History Of Brighton And Environs - Online Book

From The Earliest Known Period To The Present Time.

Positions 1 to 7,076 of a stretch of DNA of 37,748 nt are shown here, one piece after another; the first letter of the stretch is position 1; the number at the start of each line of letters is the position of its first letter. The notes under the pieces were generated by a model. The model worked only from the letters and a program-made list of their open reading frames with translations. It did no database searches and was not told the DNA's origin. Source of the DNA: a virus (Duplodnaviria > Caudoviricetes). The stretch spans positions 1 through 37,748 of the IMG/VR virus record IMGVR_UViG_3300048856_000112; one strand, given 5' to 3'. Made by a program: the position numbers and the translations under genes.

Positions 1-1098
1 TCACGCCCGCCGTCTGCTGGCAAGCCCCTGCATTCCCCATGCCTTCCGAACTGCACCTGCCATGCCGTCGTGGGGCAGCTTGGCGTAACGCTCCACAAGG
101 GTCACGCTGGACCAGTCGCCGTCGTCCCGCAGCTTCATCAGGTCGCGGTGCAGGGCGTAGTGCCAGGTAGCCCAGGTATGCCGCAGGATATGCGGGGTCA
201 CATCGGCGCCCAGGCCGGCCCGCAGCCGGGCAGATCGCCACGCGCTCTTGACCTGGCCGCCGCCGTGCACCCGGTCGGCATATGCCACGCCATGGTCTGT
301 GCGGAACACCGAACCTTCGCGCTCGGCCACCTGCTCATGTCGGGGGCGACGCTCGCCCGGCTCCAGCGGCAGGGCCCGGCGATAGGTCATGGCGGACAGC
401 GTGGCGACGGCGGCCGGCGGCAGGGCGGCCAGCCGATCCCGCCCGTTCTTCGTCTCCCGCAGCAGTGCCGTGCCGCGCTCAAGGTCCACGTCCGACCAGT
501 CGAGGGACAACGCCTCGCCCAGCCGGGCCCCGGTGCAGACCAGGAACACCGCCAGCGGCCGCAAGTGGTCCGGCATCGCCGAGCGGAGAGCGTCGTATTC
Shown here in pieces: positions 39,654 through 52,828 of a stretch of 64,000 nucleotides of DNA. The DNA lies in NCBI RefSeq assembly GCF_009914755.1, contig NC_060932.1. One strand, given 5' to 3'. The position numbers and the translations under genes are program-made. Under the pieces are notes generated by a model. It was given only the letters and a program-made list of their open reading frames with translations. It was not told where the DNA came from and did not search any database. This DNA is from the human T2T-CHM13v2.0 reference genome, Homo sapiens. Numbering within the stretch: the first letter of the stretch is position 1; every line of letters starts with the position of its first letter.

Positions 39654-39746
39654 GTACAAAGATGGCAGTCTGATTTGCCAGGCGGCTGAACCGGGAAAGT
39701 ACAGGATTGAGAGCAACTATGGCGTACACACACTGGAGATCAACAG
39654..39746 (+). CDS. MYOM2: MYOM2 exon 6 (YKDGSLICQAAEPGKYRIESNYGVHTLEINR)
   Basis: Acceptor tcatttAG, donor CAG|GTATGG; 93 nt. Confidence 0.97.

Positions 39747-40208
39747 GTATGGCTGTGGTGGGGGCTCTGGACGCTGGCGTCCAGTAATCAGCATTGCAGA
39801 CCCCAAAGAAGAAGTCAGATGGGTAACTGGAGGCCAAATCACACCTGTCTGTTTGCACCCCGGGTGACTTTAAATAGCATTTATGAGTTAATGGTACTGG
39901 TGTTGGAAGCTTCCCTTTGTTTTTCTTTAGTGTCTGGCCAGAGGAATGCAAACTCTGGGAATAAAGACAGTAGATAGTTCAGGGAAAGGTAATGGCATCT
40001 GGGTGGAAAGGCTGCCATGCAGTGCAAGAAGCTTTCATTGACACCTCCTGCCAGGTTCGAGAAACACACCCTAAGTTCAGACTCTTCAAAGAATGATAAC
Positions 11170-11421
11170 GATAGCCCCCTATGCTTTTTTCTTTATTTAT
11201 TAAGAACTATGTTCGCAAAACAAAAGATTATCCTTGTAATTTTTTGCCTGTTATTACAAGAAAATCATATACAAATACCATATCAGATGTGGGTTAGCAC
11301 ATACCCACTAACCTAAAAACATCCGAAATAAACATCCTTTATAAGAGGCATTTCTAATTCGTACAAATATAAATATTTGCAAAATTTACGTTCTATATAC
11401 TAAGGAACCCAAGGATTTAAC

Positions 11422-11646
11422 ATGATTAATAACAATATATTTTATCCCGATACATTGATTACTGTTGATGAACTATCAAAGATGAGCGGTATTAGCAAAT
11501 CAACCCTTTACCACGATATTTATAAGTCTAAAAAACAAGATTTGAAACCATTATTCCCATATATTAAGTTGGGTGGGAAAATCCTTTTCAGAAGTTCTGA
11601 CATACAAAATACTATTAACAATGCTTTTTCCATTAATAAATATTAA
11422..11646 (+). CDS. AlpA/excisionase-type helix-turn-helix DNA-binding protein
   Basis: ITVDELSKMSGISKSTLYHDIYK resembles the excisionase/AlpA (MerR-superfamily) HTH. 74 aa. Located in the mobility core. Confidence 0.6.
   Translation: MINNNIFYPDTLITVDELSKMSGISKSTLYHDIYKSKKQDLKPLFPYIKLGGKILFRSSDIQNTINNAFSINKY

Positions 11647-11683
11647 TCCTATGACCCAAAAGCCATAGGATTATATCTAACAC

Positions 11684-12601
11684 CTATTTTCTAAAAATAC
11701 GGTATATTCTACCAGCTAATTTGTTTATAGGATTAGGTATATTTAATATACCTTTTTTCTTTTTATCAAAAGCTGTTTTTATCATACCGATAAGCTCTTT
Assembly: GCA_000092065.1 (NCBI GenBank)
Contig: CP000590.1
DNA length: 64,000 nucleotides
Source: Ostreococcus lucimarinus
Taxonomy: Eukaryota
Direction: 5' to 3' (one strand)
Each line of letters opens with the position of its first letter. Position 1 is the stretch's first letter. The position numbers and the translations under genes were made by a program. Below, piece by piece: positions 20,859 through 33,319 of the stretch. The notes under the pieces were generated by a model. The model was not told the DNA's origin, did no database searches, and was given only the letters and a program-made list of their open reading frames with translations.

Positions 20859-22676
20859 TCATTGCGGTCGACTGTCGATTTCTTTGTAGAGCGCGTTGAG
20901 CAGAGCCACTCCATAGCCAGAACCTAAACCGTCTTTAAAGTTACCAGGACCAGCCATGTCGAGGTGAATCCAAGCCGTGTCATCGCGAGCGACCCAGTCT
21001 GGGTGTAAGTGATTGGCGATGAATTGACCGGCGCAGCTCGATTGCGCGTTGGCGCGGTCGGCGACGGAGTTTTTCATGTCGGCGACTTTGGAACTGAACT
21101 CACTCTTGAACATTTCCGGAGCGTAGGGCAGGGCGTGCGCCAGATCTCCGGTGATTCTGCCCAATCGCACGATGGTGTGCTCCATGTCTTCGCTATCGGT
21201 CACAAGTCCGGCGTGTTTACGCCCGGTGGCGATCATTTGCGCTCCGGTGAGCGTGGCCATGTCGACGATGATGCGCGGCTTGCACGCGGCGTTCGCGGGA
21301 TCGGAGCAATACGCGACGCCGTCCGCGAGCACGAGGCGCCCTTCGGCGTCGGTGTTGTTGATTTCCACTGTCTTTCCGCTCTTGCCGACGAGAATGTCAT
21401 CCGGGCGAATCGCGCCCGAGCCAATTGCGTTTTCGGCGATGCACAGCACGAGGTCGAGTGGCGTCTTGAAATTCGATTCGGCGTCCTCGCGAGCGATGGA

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beginning of the year 1700 there stood a house, 350 yards from " Wood's original Baths," (now the site of "the Ladies' Swimming Bath "belonging to " Brill's Baths Company," and near the Pump House Groyne), belonging to Mr Male, a respectable rope maker. At high tides the sea came up to the walls of the York Hotel, also up the west side of the circular bath, at the end of East Street, and flowed down Pool Valley into the sea again. The last memorable occasion was that of the great storm of the 23rd of November, 1824. For­merly it was the custom to unload coal brigs in front of the town, but this plan was abandoned in consequence of the numerous wrecks that took place, and the great risk attending the same. On one night during the last 40 years no less than half-a-dozen wrecks took place between Ship Street and West Street—the port of Brighthelmstone. The limit of the said port was from opposite the Old Ship Hotel to the bottom of West Street,—denoted by two stones each bearing the inscription: '■' The Port of Brighthelmstone :" the eastern stone was removed at the commence­ment of the sea wall, the other remains close to the fountain at the latter spot. The Insurance Offices refused to ensure longer any ships except upon such terms as made it almost prohibitory. It was of frequent occurrence formerly that one or two ships suffered in the same way, during the winter months, it being on a lee shore, and a gale springing up from the south or south west caused the damage. The principal coal merchants had at that time capstans and buoys, and to this custom is due the origin of so many gaps or roadways to the beach, to enable the coals to be brought to their several depositories. The coal duty was first levied in 1773 by Act of Parliament, and was Gd. per chaldron, afterwards increased to Is., subsequently to 3s. and then altered to 2s. 6d. per ton,—being one-sixth less than the same, as at the present time,—to enable the authorities to erect groynes, jetties, and other defences, to stay the encroachments of the sea. Every chaldron of
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